Hitler Is Kaput

Hitler.jpeg

So I was surprised when a great friend wrote to me the other day about Hitler. 


And he said that some people say that he won!


He wanted to destroy the Jews and he did manage to kill 6,000,000 of us!


He wanted to conquer Europe (and the world) and he sparked a world war that killed between 50 million and 80 million people, spread fascism, and Germany still today remains the economic powerhouse of Europe.


But killing people, spreading evil, and causing world war is not the sign of a winner by any means–quite the contrary! 


And I replied to my friend:


Hitler and the Nazis are gone, dead, and destroyed, and we are here–what a miracle that from the ashes and depths of the Holocaust, the Israelites were redeemed after 2,000 years of exile–and just as the prophecy foretold, Israel was reborn, lives and thrives!


The sick hatred, evil, and fascist values of Hitler and his Third Reich Germany are gone into the dustbin of history and moreover, their very mention or memory evokes disdain and contempt as being the antiChrist and archetype of evil in the world.


Over the weekend, I watched the movie, The Zookeepers Wife and it was terrific. 


While the Nazi’s perpetrated every conceivable evil on mankind, the righteous among the nations still managed to stand up in the face of evil and save innocent lives, and even when it put their own lives and that of their loved ones in jeopardy–that is true goodness!


The movie showed not only the Zookeeper and his wife who saved over 300 Jews during the Holocaust, but their young son yelled out after the miserable Nazi and said, “Hitler is kaput” or Hitler is finished!


Yes, Hitler and his evil cohorts are destroyed, but in every generation, there are new threats of evil and hate that arise, and to those, we still must bravely and with steadfast determination and strength confront–and those must be made kaput as well. 😉


(Source Photo: Andy Blumenthal)

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Thank You Chaplain Berning

Spiritual Communication Board.jpg

I read about this amazing “Spiritual Communications Board” that Chaplain Joel Nightingale Berning invented for New York-Presbyterian/Columbia University Medical Center. 


The board allows hospital patients who are intubated or otherwise can’t talk to communicate their spiritual health and needs. 


The top part allows the person to say what religion they are. 


The bottom left, are choices for how they feel from afraid and lonely, to nervous, helpless, and hopeless, and even to identify on a scale of 0 to 10, the level of their spiritual pain. 


And on the bottom right, they can point to ask for spiritual help… from a prayer, song, or blessing to talk with me, sit with me, get my family or hold my hand. 


While hospitals have traditionally been focused on getting a person, with G-d’s help, physically healthy again, it is wonderful to see people, like Chaplain Berning looking after the spiritual side of patients wellness and health as well. 


To heal, people don’t just need surgeries and medicines, but they need to deal with all the emotions and pain surrounding their condition and their challenging life situations, and this is something that spiritual caregivers can make a huge difference with. 


The health of the soul and the body are linked in more ways than one. 😉


(Source Photo: here with attribution to Chaplain Berning)

Responding To Foolish Holocaust Denial

Holocaust Remembrance Candle

So I just watched a video where the radical Muslim speaker tries to explain how it is not the Earth that rotates around the Sun, but rather how really the Earth is fixed in space, and it is the Sun which rotates around it. 


His logic and proofs include things like the following:


– If the Earth was really moving, and you tried to fly to China, the plane shouldn’t have to move, since China would just come to the plane. 


– Also, if the Earth was moving in the same direction as the plane, and you were flying to China, then you would never get there, because you’d just be chasing a moving China.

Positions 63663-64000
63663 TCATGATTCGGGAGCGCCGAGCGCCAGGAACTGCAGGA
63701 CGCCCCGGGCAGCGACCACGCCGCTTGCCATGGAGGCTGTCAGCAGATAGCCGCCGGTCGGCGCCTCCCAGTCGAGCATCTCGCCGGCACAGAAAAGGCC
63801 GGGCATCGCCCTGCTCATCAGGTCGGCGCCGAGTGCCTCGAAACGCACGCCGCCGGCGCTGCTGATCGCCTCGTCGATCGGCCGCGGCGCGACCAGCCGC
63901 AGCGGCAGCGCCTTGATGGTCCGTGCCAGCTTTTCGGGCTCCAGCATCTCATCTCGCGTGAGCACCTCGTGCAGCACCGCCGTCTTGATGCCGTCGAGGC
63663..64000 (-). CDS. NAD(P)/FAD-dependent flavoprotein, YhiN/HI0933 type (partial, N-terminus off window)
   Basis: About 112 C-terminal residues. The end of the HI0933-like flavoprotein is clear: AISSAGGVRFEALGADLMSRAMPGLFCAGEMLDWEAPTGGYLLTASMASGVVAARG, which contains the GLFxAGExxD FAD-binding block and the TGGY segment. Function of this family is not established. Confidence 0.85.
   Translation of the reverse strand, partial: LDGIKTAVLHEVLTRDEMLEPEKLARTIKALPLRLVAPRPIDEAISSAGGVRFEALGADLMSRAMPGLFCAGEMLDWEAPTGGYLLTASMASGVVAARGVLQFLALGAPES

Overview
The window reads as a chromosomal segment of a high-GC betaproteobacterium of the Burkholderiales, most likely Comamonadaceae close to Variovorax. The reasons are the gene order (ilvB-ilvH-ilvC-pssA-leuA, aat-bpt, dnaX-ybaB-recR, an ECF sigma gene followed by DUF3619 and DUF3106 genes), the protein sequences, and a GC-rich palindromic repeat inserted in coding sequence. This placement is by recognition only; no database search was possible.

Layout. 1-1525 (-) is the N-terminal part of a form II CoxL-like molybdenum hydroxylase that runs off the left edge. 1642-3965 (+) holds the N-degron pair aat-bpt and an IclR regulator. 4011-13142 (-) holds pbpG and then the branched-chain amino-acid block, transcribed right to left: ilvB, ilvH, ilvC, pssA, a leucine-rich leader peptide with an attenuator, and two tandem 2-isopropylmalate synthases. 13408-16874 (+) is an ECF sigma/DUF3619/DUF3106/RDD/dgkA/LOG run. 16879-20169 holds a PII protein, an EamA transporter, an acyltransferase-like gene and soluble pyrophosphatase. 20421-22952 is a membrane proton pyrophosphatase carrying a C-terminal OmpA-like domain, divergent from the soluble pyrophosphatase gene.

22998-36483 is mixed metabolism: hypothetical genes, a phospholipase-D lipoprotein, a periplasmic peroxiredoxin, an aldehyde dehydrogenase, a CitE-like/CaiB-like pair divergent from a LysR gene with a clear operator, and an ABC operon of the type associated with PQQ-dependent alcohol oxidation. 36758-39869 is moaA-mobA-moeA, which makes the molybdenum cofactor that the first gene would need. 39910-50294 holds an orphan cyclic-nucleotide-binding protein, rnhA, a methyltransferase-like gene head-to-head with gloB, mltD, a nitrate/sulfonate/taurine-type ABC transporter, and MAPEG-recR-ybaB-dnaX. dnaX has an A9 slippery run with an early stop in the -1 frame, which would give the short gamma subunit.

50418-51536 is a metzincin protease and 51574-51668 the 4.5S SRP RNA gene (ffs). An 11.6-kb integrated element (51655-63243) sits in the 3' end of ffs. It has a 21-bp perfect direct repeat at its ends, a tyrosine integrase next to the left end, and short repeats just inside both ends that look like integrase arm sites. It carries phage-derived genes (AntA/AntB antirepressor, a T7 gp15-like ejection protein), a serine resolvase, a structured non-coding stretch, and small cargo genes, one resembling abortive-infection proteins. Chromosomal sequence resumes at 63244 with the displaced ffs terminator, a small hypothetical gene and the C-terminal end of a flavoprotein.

This is how people’s inner darkness, ignorance, and evil can attempt to extinguish the light. 


Similarly, this past week, the “leader” of Iran took the opportunity on International Holocaust Remembrance Day (Jan. 27)–of all days –to once again express his vile denial of the Holocaust.


Khamenei declaring: “It’s not clear if the Holocaust is a reality or not.


And calling for the “dear people of Iran” to “stand up to the ignorance” of the West.


Wow, who is calling whom ignorant and trying to brainwash the good people of Iran. 


It’s funny, but there are so many nice people from Iran that I’ve had the opportunity to meet and befriend, and one of them is an elderly man who is a swimming buddy of mine– and he is such a nice person–I really enjoy talking with him (despite some of our differences of opinion). 


The point is that when the leadership is corrupt, evil, and insecure, then they try to extinguish the good in the masses of the people, so that the people stay in the dark, blinded by scare tactics, scapegoats, and hatred–this is how they stay in power


When it comes to Holocaust denial though, I think this is definitely going way too far, and I imagine the souls of the Six Million righteous who perished in the Holocaust–under the worst genocide the world has ever known–that they are watching and they are listening. 


And Khamenei and his cohorts of evil doers will most certainly have to contend with all these very real martyred righteous souls. 


So in their warped ignorance, foolishness, and hatred–where the sun rotates around the earth and with utter darkness they attempt to extinguish the light of the good people–I imagine with the strongest and most vivid of images and sounds that certainly Heaven does not await them…but a very fiery Hell of their own making indeed. 

(Source Photo: here with attribution to slgckgc)

Mano A Mano

Joust

So this is what it comes down to.


Man against man.


A fight to unseat and prevail against one’s ultimate opponent. 


Each one bravely charging forward into the fight. 


Armed and dangerous. 


Both shielded, but not fully protected. 


One will be going down hard and maybe not coming up again. 


Good versus evil. 


Repeated over time as the war of attrition plays out. 


The heavenly battle taking place among mere mortal agents. 


Until eventually the righteous triumph over the selfish, lusting, and greedy villains.  


In didn’t start in Medieval times and it won’t end until it’s over and won, and it will be won for G-d’s sake. 😉


(Source Photo: Andy Blumenthal)

A Being Of Light

Being of Light 2

So last night, I dreamed about my beloved dad. 


He was in synagogue praying–something he did every day.


I was telling my dad that it was time to go.


But he didn’t want to leave–synagogue was his favorite place to be close to G-d and his friends. 


My dad was in the front of the synagogue elevated on the steps before the Holy Ark (where the Torahs are kept).


I looked at my dad and somehow knew/felt that he was near death. 


I ran to him and threw my arms around him in an incredible completely loving hug–clutching on to him to stay with us, longer.


In this embrace, I could feel his total and undying love for me.